The 1969 Caprice and other full-sized Chevrolets were restyled with crisper body lines and front bumpers that wrapped around the grille (again with optional concealed headlights, for which headlight washers could be added as a new "one year only" option) along with ventless front windows on all models. The 119-inch (3,023 mm) wheelbase, inner bodyshell and framework were carried over from the 1965 model – along with the rooflines of pillared four-door sedans (which were offered in lesser Impala, Bel Air and Biscayne series, but not on Caprices, which continued only in two- and four-door hardtop choices only). The station wagon was renamed the Kingswood Estate, but continued to use exterior wood grain trim along with exterior and interior trim shared with Caprice sedans and coupes. Inside, front seat headrests were now standard equipment due to a federal safety mandate and the ignition switch moved from the dashboard to the steering column and doubled as a lock for the steering wheel when the key was removed, a Federal mandate that took effect with the 1970 models but introduced a year earlier on all General Motors cars.
The 1969 Caprice also offered a new GM-designed variable-ratio power steering unit as optional equipment along with a seldom-ordered "Liquid Tire Chain" option, which was a vacuum activated button that would spray ice melt on the rear tires (UPC option code is "V75"). The standard engine was enlarged to a 235 hp (175 kW) 327 cu in (5.4 L) V8 with optional engine choices including a new 350 cu in (5.7 L) Turbo Fire V8 rated at 255 and 300 hp (220 kW), a 265 hp (198 kW) 396 cu in (6.5 L) cubic-inch Turbo Jet V8, and 427 cu in (7.0 L) cubic-inch Turbo Jet V8s rated at 335 and 390 hp (291 kW). All V8 engines were now available with the three-speed Turbo Hydramatic transmission for the first time though the two-speed Powerglide was still offered with the 327 and 350 V8s.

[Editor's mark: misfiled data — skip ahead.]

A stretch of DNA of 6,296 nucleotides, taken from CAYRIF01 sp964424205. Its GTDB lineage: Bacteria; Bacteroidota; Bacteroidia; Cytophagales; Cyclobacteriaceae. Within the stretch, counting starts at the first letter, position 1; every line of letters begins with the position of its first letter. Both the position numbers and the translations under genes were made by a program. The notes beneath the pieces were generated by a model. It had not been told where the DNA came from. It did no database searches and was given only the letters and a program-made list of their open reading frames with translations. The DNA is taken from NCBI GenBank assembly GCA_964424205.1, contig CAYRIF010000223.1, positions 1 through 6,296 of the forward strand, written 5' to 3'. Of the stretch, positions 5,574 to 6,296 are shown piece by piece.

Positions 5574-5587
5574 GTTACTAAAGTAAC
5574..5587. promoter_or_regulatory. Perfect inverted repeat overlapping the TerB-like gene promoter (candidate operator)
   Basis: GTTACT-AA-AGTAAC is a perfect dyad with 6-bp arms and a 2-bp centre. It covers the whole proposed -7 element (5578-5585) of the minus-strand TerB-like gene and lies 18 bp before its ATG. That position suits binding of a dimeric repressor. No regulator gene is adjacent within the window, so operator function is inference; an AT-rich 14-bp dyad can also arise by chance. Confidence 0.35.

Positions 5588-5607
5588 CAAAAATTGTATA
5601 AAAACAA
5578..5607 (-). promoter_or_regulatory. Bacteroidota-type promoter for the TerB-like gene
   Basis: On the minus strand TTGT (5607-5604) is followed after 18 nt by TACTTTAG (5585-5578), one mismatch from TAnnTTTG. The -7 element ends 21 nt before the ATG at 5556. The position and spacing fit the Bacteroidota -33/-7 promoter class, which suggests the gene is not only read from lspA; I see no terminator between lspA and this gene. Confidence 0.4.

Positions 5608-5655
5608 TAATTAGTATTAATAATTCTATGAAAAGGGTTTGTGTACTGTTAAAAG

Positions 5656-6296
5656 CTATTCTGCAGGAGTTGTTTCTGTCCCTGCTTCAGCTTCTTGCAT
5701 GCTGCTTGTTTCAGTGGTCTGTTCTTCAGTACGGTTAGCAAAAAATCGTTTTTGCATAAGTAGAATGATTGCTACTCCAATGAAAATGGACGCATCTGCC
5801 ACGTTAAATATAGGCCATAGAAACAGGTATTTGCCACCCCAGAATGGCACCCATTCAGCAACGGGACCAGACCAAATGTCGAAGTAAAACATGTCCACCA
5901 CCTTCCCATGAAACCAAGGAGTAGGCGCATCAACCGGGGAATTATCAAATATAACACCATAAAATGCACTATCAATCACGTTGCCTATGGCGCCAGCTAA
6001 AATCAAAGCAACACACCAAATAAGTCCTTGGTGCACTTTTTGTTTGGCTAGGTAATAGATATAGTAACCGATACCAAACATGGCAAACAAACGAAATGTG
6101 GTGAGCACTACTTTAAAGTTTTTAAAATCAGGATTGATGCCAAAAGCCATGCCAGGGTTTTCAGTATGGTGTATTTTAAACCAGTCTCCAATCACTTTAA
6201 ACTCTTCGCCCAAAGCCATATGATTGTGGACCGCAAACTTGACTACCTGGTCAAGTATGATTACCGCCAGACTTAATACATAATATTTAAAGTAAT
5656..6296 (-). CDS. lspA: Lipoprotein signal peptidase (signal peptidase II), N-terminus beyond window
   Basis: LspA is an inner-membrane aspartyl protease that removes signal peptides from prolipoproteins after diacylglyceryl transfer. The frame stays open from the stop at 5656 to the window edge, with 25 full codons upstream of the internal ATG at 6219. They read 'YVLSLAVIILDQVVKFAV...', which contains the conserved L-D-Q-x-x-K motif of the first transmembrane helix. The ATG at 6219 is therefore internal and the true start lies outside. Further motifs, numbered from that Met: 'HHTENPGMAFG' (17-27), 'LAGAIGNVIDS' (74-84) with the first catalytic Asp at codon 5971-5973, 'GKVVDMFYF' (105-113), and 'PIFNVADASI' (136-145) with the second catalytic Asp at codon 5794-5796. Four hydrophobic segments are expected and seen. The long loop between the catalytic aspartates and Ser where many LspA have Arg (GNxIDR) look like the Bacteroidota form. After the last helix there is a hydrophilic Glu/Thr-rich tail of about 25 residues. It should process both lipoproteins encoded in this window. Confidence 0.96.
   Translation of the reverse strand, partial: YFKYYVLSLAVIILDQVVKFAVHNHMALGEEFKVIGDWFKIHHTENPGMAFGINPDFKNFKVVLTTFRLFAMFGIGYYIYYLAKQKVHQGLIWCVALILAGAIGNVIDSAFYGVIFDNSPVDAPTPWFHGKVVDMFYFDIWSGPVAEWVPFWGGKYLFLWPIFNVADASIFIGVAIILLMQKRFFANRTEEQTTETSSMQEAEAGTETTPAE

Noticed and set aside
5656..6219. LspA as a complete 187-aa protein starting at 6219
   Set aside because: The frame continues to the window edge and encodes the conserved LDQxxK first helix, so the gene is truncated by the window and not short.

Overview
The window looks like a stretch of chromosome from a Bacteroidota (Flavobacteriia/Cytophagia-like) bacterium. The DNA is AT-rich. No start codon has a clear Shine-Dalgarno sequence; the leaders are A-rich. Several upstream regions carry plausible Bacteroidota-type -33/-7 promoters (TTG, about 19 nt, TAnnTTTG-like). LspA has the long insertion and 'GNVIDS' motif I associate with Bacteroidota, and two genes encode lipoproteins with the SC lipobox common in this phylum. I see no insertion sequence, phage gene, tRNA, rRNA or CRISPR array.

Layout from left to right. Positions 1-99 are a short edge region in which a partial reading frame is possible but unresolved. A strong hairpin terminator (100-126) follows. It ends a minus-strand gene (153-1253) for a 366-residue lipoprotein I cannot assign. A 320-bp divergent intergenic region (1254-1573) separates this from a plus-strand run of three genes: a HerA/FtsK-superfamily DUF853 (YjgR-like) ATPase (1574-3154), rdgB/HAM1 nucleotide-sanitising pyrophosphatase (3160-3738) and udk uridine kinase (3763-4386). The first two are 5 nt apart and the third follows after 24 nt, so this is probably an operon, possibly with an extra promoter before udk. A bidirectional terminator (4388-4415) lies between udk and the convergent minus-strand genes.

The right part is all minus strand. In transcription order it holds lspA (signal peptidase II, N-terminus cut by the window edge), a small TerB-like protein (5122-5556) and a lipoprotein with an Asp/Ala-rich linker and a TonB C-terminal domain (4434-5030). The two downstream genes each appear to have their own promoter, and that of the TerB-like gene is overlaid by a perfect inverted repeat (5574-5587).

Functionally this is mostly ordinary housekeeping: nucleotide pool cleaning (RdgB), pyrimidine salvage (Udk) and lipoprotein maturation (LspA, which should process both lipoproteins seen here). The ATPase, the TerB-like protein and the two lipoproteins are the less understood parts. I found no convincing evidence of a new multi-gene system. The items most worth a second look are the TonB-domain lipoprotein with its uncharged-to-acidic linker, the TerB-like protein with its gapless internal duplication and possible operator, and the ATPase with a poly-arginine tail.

The 1970 Caprice received a minor facelift featuring a more conventional under the grille bumper replacing the wrap-around unit used in 1969 along with new triple vertical taillights in the rear bumper. Power front disc brakes and fiberglass-belted tires on 15-inch (380 mm) wheels were made standard equipment along with a larger 250 hp (186 kW) 350 cubic-inch Turbo Fire V8. Optional V8s included a 300 hp (220 kW) 350 and a new 265 hp (198 kW) 400 cu in (6.6 L) Turbo Fire V8. At the top of the engine roster, the big block 427 was replaced by a new (longer stroke) 454 cu in (7.4 L) Turbo Jet V8 offered in power ratings of 345 hp (257 kW) and 390 hp (290 kW). Both the 250- and 265 hp (198 kW) Turbo Fire engines were designed to use regular gasoline while the 300 hp (220 kW) 350 Turbo Fire and both 454 Turbo Jet engines required premium fuel. A three-speed manual transmission with column shift was standard equipment as in previous years but the floor-mounted four-speed manual with Hurst shifter was dropped from the option list for 1970 as were the Strato bucket seats and center console previously offered on coupes. Automatic transmission options included the two-speed Powerglide on 350 V8s and Turbo Hydramatic with all engines.